In case you missed it, Tom Senor reviews Moser’s The Evidence For God: Religious Knowledge Reexamined for Notre Dame Philosophical Reviews.
…The Evidence for God is daring and provocative. Among the important topics it deals with are naturalism, fideism, natural theology, and the role that volition plays in our ascertaining evidence of God’s existence.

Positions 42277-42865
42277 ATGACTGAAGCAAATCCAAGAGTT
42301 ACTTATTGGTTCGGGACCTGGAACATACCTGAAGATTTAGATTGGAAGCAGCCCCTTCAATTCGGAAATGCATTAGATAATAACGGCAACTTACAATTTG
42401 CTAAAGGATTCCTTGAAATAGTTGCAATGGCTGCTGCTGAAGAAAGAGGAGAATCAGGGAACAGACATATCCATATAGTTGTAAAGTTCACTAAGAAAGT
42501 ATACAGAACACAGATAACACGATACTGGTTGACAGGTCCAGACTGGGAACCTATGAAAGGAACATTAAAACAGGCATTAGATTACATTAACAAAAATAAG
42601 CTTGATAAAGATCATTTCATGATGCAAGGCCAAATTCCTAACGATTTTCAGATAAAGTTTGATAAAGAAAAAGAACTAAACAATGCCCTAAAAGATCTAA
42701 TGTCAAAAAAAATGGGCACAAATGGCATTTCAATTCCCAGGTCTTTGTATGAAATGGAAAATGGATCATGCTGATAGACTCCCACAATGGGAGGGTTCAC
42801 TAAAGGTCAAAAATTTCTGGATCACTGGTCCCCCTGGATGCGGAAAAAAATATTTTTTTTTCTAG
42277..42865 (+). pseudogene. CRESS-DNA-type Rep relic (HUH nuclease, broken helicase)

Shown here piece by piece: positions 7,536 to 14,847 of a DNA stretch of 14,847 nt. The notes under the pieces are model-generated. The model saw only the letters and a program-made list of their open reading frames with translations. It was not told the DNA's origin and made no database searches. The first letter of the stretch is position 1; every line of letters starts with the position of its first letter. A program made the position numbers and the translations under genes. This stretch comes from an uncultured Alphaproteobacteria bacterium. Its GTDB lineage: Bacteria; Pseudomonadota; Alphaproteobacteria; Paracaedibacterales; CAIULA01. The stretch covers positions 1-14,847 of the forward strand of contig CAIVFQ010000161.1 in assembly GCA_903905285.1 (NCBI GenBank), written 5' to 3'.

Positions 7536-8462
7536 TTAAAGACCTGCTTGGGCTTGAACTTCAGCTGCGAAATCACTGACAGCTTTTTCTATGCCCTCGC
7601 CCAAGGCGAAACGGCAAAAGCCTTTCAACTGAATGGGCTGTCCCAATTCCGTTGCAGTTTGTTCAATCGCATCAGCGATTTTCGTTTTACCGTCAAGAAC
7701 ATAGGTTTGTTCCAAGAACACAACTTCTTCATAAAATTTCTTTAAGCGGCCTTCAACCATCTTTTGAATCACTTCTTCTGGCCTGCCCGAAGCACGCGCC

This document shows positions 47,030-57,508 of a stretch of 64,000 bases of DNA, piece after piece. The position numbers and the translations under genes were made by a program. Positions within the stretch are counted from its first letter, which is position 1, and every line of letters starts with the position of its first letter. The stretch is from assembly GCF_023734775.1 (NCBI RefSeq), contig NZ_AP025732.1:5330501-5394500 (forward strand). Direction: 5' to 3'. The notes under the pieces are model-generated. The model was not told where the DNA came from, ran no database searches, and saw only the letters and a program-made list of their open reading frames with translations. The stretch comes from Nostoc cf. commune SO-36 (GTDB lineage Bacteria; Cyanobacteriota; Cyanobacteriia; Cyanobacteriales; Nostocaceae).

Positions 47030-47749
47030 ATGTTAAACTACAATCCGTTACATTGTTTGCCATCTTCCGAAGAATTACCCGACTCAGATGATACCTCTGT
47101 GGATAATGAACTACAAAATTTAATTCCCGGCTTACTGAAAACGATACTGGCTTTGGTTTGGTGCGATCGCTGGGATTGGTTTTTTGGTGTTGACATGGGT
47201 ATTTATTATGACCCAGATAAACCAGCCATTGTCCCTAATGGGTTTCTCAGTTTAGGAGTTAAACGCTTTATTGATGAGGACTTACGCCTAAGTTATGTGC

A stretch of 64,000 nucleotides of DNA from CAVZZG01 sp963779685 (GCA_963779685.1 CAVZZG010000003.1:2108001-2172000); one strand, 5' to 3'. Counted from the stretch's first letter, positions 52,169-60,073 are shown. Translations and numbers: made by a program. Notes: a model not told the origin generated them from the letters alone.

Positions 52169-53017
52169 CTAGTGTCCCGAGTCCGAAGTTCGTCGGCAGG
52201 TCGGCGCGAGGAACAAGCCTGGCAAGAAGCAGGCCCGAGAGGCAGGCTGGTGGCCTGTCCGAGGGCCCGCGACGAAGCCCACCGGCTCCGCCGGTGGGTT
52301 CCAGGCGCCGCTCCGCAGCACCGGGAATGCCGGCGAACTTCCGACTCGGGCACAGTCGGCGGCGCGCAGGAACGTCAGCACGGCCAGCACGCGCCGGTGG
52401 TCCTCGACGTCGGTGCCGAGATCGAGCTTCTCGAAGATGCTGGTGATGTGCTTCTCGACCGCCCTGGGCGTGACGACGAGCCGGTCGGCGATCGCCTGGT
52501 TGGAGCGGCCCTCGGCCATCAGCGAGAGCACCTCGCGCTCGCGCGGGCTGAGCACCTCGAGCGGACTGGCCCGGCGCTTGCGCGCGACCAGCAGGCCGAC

The book begins with a parable around which the entire monograph revolves. Imagine that you are hiking in a vast and remote wilderness area that is accessible only to hikers. To your great dismay, you discover that you are hopelessly lost: you have no method of determining either your exact location or a promising route back to civilization. The woods are filled with dangers (e.g., poisonous snakes, hungry carnivores, and potentially freezing temperatures) and you have no means of communication with the outside world. Worse still, you have only a meager supply of food and water. You’ve had one bit of good fortune: you’ve come across an old, dilapidated shack that contains a barely functional ham radio. The battery in the radio still has a bit of juice, although you doubt it will last long once the radio is turned on. In short, your situation is dire but not hopeless. What is your best bet for survival?